Also, the one thing the first dr. was somewhat concerned about due to possible effects on recover is a bone marrow edema in the tibia, which is apparently like a trauma-induced bruise/swelling. Never heard of such a thing.
Mike
post #25 of 27
Getting an edema/blood clot in the lower leg is probably one of the biggest risks of ACL recons from what I've heard.

During surgery prep, they put TED hoses on both legs, which I was supposed to keep on for 4 days -- the compression helps prevent the formation of blood clots.

I also took a baby aspirin once a day for it.

Plus, the doc prescribed some exercises starting the day after surgery (mostly ankle rotation) to help.
post #26 of 27
Quote:
Originally Posted by Velodog2 View Post
Ok, doing a little research and found out that Dr Johnson, in addition to his work at Steadman-Hawkins, did his residency at the NYC Hospital for Special Surgery, and was also a Fellow Team Physician for the US Ski Team,
It seems there are a lot of those ski team pool guys around. I've dealt with them in Denver and Bend, and they always seem to be top notch. Sounds like the guy to go to. Good luck

Newf
post #27 of 27
Thread Starter 
Just an update. I have actually chosen the Georgetown U. guy after much consideration. After seeing both of them, he personally just gave me a much more confident feeling. A factor turned out to be the support behind him of the Georgetown U Med Center - all very organized and professional. Also, he does a lot of the surgeries (around 18/month) and has a great reputation throughout the area.

I'm sure the other guy with the great resume would have been fine also, but he is in the process of changing offices (he is opening his own sports injuries clinic). That's fine considering that I didn't like the organization he was with as the examining room was actually dirty (scary - there was dried blood on a box of gauze pads...). As a result it would have been his first surgery at his new hospital, and information I needed was just written on scraps of paper, etc. Although his scheduler assured me he was very good, she was for some reason unable to give me information on how often he performed that surgery more specific than 'a lot', even when pressed. Just too much anxiety with this guy - but it was still difficult to decide. I may go back to this one once he gets his clinic open for my rotator cuff problems - his other specialty...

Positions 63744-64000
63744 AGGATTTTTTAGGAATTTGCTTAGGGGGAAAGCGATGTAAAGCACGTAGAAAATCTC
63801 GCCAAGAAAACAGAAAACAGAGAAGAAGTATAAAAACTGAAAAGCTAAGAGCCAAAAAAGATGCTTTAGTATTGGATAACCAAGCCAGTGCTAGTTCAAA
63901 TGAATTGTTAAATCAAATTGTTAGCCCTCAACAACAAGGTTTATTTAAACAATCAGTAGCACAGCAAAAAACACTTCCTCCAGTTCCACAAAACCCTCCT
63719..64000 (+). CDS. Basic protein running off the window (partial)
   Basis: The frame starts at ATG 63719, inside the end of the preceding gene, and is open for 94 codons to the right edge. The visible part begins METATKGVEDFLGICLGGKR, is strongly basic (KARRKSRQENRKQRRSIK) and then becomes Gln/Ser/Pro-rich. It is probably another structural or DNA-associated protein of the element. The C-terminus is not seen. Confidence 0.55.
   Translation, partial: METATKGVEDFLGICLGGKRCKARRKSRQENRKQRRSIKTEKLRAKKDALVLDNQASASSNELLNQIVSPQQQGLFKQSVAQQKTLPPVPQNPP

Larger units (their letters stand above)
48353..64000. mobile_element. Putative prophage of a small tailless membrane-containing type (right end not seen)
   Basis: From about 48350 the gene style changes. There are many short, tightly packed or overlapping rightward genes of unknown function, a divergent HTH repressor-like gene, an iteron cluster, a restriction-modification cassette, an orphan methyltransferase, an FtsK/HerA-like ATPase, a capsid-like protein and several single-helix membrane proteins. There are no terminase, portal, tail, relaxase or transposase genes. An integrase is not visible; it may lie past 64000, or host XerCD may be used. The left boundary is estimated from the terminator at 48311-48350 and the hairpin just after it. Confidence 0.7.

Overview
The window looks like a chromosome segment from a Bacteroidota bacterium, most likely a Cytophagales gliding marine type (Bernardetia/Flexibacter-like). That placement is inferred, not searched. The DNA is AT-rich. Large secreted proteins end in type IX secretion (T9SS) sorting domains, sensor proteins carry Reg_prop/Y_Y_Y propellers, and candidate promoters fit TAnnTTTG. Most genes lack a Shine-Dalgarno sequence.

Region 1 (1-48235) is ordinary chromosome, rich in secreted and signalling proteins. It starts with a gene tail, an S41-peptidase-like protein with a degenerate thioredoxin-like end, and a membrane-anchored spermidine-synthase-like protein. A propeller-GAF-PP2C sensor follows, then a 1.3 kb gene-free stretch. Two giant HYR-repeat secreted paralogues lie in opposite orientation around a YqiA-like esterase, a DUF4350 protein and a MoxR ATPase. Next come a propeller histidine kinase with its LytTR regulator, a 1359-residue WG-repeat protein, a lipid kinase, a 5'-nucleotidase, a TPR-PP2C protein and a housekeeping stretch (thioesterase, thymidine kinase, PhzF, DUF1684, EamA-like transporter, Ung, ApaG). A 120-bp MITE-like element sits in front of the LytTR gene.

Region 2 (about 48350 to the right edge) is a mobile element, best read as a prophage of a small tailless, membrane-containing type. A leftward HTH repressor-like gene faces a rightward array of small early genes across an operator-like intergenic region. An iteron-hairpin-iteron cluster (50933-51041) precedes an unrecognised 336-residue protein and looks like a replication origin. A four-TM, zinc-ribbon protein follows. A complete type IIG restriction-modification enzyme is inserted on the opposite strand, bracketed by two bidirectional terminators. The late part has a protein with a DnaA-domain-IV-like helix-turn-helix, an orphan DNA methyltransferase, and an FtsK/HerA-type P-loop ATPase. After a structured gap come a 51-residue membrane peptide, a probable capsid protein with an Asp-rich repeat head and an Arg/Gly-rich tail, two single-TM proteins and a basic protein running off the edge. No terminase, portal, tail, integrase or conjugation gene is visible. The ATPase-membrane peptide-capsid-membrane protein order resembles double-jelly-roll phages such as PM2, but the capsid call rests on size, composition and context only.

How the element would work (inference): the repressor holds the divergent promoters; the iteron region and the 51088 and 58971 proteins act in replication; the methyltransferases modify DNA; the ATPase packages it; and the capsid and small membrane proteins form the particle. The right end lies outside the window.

I had a choice of cadaver or the patellar autograft and I chose the autograft because recovery is 2 months quicker and I've read that the result is a little stronger/tighter. The post-surgical pain is supposedly greater, but pain is forgotten quickly. He emphasized aggressive PT and has ordered a continuous passive motion machine for the recovery. And the important thing is that he said I'd be able to ski in 4 mos. I'm scheduled for June 14.